Elinor brings up the subject. Lucy is glad of this, for she feared that she had offended Elinor the last time. Elinor had seemed angry, and Lucy claims she regretted talking to her. She is glad to hear that Elinor isn’t angry. It was a relief to tell her the secret.
Elinor comments that Lucy’s situation is difficult, as Edward is dependent on his mother. Lucy admits she wouldn’t mind the poverty, but she doesn’t want to deprive Edward of his inheritance. He has never given her any reason to doubt him during this long engagement. Lucy admits she is a jealous person. However, she doesn’t wish to risk Mrs. Ferrars of disinheriting Edward by demanding that they marry now.
Elinor asks Lucy if she knows Edward’s brother Robert. Lucy says no, but she supposes that he is unlike Edward in every way. Lucy’s sister overhears this and comments that Lucy’s beau is modest and well-behaved. Mrs. Jennings says the same about Elinor’s beau.
Lucy tells Elinor that she was hoping that Elinor could persuade John Dashwood to help Edward so that they could marry. Elinor feels that Fanny would be of more help, for she is Edward’s sister. Lucy says Fanny wouldn’t approve of Edward going into the church. Elinor replies that she could do little to change Fanny’s opinion.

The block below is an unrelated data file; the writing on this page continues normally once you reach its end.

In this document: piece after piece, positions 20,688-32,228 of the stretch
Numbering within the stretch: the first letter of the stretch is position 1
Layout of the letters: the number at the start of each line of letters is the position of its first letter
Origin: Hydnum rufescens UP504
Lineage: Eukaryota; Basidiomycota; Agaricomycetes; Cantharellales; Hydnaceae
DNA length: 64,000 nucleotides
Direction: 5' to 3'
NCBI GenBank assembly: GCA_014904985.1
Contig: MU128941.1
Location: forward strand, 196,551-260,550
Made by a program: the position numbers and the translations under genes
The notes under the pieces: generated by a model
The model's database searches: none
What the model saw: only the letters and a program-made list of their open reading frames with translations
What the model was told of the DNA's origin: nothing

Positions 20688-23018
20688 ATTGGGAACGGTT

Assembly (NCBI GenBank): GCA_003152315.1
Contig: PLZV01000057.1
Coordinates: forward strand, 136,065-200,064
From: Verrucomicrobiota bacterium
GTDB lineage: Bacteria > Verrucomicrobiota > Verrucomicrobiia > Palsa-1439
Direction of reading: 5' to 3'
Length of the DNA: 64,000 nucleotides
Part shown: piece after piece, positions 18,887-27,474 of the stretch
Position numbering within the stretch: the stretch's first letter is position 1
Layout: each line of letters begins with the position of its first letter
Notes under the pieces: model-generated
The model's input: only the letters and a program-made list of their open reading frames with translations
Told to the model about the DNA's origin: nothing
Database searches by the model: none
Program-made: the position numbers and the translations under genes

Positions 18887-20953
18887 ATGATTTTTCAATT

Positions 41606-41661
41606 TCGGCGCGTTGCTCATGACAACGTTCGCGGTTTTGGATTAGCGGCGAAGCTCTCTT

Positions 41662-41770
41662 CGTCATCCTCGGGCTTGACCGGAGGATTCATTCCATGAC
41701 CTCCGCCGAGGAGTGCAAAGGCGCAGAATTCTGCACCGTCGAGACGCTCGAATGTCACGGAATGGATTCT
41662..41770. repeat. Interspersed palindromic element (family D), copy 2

Lucy thinks she should break the engagement and asks Elinor’s advice. Elinor refuses to give it.
Lucy asks if Elinor will go to town in the winter. Elinor replies no. Lucy is sorry for this. She will be visiting relatives, though this is a pretense to visit Edward.
Elinor finds it unfortunate that Edward is tied to a woman he does not love. After this, Elinor no longer indulges the conversation with Lucy.
The Miss Steeles are induced to prolong their stay by Sir John.